Nicholas David, Yesterday's Gone, album review, Rock and Blues Muse

By Tom O’Connor

With the scheduled November 29th release of piano-man Nicholas David’s latest Yesterday’s Gone on Wild Heart Records, guitarist, Blues chanteuse, producer and record label owner, Samantha Fish proves she doesn’t just possess buckets of musical talent, she knows how to spot it in others as well.

After raising his national profile in 2012 with an impressive Top 3 finish on the TV show “The Voice,” Nicholas David and his band took to the road and toured extensively, expanding both his audience and his industry contacts. It was during one of those road trips that he crossed paths with Samantha Fish, who had the good sense to invite David onto her new label and into the studio. It was then David’s turn to exercise some good sense and bring some rock solid musicians along with him into that studio. Expect to hear subtle but impressive playing from the likes of guitarist Duane Betts, New Orleans’ Charlie Wooton on bass and Fish’s own drummer Scott Graves behind the kit. They’re all given plenty of meaty and heartfelt material to dig into.

Samantha says, “Nicholas is an amazingly talented songwriter and musician. He knows what he wants and when working in the studio, he’s full of ideas and inspiration. I had a lot of fun working on this album with him. It’s been a musical journey so far, and I can’t wait for his fans and new fans as well to connect to this album.”

Genre-blending everything from Blues and Soul to hoodoo-hinted Rock, these eleven songs are going to slip stealthily past your emotional defenses and melt your heart. Keep in mind that these songs were written on piano and, given David’s mastery of the instrument, both the nuance and occasional complexity shouldn’t come as a surprise. It feels clear that these songs were written not as an excuse for a blazing guitar solo, but because he had a feeling he wanted to convey or a story he wanted to tell.

Album opener “Hole in the Bottom” lets you know right away what you’re in for. A mid-tempo meditation on nostalgic regret and trying to move on. I say “trying” to move on because if it was easy it wouldn’t be the Blues. David’s voice is in complete command as he sings about sacrifice and the need to not overdo anything. There’s a reason he made it so far on “The Voice”–his vocals are not just soulful, but have beautiful tone with a touch of grit. His piano is equally outstanding on this tune and on others on the album. The soaring lead break adds a taste of classic Southern Rock to the mix.

That Southern Soul DNA is again noticeable on “Heavy Heart” as a counterpoint to a groove that is more upbeat and citified than the title would suggest, but as always Nicholas David’s lyrics, channeled through his deep, honey-soaked vocals, are going to break your heart one way or another. Following a fairly Beatles-esque opening, “With or Without” is another showcase for the kind of unvarnished and unapologetically emotional lyrics David is known for. His vocal phrasing just can’t be beat.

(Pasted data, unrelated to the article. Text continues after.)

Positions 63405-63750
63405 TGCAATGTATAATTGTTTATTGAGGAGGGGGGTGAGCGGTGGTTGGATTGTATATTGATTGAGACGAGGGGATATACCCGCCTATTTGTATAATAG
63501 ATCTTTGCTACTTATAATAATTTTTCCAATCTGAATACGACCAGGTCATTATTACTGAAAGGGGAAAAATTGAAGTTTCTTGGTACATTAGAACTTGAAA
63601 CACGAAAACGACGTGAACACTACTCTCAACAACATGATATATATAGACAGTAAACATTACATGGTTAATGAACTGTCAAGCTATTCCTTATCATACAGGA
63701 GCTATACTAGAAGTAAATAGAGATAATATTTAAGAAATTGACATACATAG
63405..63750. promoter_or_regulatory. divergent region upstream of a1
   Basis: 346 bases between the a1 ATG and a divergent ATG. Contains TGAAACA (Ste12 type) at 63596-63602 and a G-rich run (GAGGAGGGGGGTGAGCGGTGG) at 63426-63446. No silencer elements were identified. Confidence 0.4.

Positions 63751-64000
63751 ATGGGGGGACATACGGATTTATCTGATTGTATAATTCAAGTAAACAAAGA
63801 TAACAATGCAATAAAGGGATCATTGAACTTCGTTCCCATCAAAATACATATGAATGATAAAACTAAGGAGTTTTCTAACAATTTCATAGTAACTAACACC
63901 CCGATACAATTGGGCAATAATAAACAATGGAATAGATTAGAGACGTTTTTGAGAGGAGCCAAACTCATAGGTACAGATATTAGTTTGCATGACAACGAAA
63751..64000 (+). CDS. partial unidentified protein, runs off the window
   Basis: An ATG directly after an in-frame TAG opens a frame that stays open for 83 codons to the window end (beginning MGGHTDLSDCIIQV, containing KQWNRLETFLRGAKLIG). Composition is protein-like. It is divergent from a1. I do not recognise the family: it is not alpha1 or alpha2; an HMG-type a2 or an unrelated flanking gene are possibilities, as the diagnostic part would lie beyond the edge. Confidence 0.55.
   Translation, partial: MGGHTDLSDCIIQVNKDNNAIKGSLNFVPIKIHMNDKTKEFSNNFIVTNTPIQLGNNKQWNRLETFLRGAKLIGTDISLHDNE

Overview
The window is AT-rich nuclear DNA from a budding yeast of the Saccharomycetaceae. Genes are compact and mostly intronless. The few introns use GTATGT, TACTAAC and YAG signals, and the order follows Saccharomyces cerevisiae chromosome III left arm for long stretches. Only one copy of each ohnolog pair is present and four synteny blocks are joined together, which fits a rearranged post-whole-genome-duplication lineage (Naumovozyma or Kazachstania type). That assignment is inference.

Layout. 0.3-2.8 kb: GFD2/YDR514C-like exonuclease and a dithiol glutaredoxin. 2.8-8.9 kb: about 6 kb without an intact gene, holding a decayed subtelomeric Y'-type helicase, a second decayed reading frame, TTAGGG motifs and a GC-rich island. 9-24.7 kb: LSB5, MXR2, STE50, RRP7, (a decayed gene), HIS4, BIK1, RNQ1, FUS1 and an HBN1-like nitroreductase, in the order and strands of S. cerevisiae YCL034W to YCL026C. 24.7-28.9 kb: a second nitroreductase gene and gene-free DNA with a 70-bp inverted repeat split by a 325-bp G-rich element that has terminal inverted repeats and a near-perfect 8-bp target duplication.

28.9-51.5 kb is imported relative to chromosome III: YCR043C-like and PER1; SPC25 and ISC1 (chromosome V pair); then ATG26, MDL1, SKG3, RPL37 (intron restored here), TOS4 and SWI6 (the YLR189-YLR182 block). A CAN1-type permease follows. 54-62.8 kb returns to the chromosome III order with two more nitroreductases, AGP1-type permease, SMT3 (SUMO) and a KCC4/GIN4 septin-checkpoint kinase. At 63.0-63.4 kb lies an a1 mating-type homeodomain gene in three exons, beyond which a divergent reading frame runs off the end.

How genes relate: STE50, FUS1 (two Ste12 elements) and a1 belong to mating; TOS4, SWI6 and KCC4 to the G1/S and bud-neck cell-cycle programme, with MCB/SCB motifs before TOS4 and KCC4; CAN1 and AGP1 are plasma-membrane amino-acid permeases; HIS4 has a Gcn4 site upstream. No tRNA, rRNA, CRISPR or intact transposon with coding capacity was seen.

The tightly orchestrated, urban slow-jam funk of “I’m Interested” wouldn’t be out of place on a vintage Al Green album. The instrumental breaks (both the guitar and the keyboards) are not to be missed on this one.  The unabashed melancholy returns, in what sounds almost like Waltz time, on the sadly gorgeous “Peel Back the Leaves.” Unfolding slowly, the swelling organ chords lay a strong foundation for some seriously emotional piano-playing. Things cheer up considerably on the bouncy, and strangely Dave Matthews-like “Curious.” Some noticeably high-tech guitar tones sneak in to add some extra sonic polish to this one. The upbeat vibes continue on the incredibly catchy and almost tropical “Okay.” Blending Blues and Country like it’s no big deal, “Let U Go” is a break-up song that could climb more than one Billboard chart.

All this leads to album standout track “Times Turning.” With heartfelt playing from all involved, David covers some deeply emotional ground here. I defy anyone to hear him softly crooning such straight-to-the-core lyrics like “Sometimes I’m scared. Come close and hold me with your heart” and not experience some big feels. This is the kind of song every musician hopes they can manage to conjure up just once in their career–with Nicholas David you know he is just getting started.

Rolling up on the last two songs in the collection, I started to get the feeling that maybe the whole album was structured like a Phoenix-rising-from-the-ashes story. The lyrics on Country-ish ballad “Stars” carry the same emotional punch of earlier songs, but there is definitely a stronger undercurrent of hope to match the upbeat tempo. The extended instrumental at the end is there to give your feelings a chance to catch up. Finally, album closer “Little By Little” swerves closest of all the tracks to a New Orleans-flavored funk powered by a bouncing piano-driven rhythm, but as always it’s the lyrics and the emotion that’ll be bringing you back for repeated listens.

The only thing that might prevent this album from winning some end-of-the-year hardware is people might have some trouble deciding what genre to classify it under, but do expect it to make plenty of Top 10 lists.

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